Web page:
Mentions: To examine the effects of intravenous introduction of predatory bacteria on the host immune system, we injected 1 × 108 PFU/mouse of B. bacteriovorus 109J into the tail vein of mice (5 mice per treatment group). Mice were visually monitored for signs of illness or discomfort, and euthanized at either 3, 18 hours or 20 days post-injection, when organs and blood were harvested. To model a multiple bacteremia event, a group of mice were re-injected with 1 × 108 PFU/mouse of B. bacteriovorus 109J at 10 days post- initial injection. The kidney, liver and spleen were harvested to measure inflammatory cytokines (Fig. 6).

Bottom Line: We found no reduction in mouse viability after intranasal or intravenous inoculation of B. bacteriovorus 109J, HD100 or M. aeruginosavorus.Intravenous injection caused an increase of IL-6 in the kidney and spleen, TNF in the liver and CXCL-1/KC in the blood at 3 hours post-exposure, returning to baseline levels by 18 hours.Furthermore, qPCR detected predators were cleared from the host quickly and efficiently.

View Article: PubMed Central - PubMed

Affiliation: Division of Infectious Disease, Department of Medicine, Rutgers New Jersey Medical School, Newark, NJ 07103, USA.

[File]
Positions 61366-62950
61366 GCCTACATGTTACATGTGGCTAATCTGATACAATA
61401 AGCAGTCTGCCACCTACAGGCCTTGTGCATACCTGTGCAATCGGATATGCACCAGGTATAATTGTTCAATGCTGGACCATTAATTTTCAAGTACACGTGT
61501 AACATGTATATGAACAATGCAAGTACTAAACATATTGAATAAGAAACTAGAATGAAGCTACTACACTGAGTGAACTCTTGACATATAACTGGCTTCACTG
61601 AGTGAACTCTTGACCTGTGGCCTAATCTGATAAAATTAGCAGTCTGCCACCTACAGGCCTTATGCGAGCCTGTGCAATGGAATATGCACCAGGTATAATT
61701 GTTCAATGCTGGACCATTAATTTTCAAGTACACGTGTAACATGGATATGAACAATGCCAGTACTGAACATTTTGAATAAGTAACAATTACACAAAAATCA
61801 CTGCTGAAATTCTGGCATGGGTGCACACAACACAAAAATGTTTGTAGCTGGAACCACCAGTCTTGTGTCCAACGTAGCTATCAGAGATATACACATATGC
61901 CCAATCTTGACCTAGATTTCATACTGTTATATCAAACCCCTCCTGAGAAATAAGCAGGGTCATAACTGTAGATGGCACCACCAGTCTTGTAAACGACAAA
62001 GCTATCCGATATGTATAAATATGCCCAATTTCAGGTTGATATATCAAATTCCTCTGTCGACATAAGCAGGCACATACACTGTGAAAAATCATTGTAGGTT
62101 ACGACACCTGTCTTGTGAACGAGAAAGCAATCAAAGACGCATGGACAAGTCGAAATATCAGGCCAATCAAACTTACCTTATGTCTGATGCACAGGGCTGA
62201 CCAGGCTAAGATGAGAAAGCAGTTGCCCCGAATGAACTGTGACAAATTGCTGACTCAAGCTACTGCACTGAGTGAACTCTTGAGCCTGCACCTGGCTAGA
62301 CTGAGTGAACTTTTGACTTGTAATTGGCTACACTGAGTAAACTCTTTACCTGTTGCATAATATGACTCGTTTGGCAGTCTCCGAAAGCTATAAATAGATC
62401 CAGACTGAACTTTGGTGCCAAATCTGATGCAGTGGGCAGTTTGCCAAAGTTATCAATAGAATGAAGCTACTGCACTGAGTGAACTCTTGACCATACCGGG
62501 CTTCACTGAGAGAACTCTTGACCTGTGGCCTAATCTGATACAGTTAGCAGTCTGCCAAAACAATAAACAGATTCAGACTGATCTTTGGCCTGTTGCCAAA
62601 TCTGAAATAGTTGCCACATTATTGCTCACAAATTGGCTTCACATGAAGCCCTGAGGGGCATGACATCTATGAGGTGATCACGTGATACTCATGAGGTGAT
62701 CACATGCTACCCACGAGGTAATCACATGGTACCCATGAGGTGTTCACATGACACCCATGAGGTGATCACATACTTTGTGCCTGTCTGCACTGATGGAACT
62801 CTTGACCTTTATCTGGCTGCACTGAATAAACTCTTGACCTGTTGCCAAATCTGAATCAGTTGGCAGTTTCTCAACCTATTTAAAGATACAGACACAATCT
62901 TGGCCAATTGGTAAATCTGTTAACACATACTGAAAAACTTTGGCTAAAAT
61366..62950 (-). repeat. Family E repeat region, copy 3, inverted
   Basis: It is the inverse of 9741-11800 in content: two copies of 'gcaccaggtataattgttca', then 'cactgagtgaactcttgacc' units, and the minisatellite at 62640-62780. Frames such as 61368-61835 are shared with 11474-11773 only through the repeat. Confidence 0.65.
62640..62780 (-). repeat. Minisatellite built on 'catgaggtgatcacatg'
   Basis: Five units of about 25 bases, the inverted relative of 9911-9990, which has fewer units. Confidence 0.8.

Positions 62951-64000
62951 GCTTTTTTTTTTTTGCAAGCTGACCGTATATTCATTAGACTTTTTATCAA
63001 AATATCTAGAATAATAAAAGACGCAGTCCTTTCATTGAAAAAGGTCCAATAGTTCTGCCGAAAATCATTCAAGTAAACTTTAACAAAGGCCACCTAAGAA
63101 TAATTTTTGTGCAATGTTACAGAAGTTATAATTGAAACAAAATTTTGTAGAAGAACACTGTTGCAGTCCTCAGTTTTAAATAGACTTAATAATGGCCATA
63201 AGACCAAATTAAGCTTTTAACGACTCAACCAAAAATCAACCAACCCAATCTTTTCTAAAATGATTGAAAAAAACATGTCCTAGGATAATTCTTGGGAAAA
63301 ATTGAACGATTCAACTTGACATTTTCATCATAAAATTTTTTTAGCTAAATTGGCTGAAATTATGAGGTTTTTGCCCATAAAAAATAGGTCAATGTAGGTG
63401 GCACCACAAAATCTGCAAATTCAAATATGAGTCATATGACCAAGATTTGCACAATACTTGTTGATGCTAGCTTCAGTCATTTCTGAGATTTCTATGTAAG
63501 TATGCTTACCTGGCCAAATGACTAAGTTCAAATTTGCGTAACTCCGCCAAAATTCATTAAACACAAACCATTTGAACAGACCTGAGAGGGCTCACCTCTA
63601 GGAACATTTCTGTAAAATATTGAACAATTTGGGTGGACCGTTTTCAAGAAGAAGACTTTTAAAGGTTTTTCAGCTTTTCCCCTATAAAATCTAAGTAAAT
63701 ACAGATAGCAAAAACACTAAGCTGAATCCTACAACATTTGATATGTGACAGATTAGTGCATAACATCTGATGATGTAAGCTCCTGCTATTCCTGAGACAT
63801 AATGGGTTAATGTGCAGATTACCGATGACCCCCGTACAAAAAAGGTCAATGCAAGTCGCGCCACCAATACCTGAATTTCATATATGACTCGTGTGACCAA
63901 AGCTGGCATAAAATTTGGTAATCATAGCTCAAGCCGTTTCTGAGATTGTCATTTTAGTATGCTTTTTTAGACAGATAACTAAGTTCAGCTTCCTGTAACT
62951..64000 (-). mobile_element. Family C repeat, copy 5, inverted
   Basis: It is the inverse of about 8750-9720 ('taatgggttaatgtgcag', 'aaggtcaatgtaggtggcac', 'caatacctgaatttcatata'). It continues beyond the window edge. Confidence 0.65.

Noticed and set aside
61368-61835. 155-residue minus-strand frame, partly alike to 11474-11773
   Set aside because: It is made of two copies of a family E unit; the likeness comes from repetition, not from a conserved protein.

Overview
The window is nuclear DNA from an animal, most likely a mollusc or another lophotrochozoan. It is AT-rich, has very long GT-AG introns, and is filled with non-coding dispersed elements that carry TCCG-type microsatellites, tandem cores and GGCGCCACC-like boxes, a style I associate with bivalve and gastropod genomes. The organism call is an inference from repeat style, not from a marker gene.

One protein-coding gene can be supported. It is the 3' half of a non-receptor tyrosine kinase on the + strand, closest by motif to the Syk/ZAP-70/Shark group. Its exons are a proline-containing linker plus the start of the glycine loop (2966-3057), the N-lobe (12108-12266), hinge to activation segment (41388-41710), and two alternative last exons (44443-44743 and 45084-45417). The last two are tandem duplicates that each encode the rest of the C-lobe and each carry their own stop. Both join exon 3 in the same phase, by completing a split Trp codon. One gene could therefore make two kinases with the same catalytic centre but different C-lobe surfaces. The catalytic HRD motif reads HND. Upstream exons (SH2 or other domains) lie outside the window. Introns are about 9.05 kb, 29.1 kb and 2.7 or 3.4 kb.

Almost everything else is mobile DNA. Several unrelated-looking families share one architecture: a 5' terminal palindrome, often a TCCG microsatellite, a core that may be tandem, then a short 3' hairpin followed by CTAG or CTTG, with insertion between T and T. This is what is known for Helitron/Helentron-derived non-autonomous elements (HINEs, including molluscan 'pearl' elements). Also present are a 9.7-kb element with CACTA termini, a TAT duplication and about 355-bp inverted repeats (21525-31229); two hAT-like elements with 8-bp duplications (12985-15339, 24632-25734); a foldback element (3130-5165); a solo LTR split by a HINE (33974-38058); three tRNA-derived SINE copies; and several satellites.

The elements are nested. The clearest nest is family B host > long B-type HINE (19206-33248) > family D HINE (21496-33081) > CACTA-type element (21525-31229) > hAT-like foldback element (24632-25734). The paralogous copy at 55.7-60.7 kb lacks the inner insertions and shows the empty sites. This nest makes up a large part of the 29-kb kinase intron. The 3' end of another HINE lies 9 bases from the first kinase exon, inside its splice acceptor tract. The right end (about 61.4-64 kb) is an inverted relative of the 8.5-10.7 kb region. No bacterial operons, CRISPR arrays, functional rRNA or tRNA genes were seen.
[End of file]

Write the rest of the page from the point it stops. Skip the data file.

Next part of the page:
ABSTRACT
Bdellovibrio spp. and Micavibrio spp. are Gram-negative predators that feed on other Gram-negative bacteria, making predatory bacteria potential alternatives to antibiotics for treating multi-drug resistant infections. While the ability of predatory bacteria to control bacterial infections in vitro is well documented, the in vivo effect of predators on a living host has yet to be extensively examined. In this study, respiratory and intravenous inoculations were used to determine the effects of predatory bacteria in mice. We found no reduction in mouse viability after intranasal or intravenous inoculation of B. bacteriovorus 109J, HD100 or M. aeruginosavorus. Introducing predators into the respiratory tract of mice provoked a modest inflammatory response at 1 hour post-exposure, but was not sustained at 24 hours, as measured by RT-qPCR and ELISA. Intravenous injection caused an increase of IL-6 in the kidney and spleen, TNF in the liver and CXCL-1/KC in the blood at 3 hours post-exposure, returning to baseline levels by 18 hours. Histological analysis of tissues showed no pathological changes due to predatory bacteria. Furthermore, qPCR detected predators were cleared from the host quickly and efficiently. This work addresses some of the safety concerns regarding the potential use of predatory bacteria as a live antibiotic.

No MeSH data available.


Related in: MedlinePlus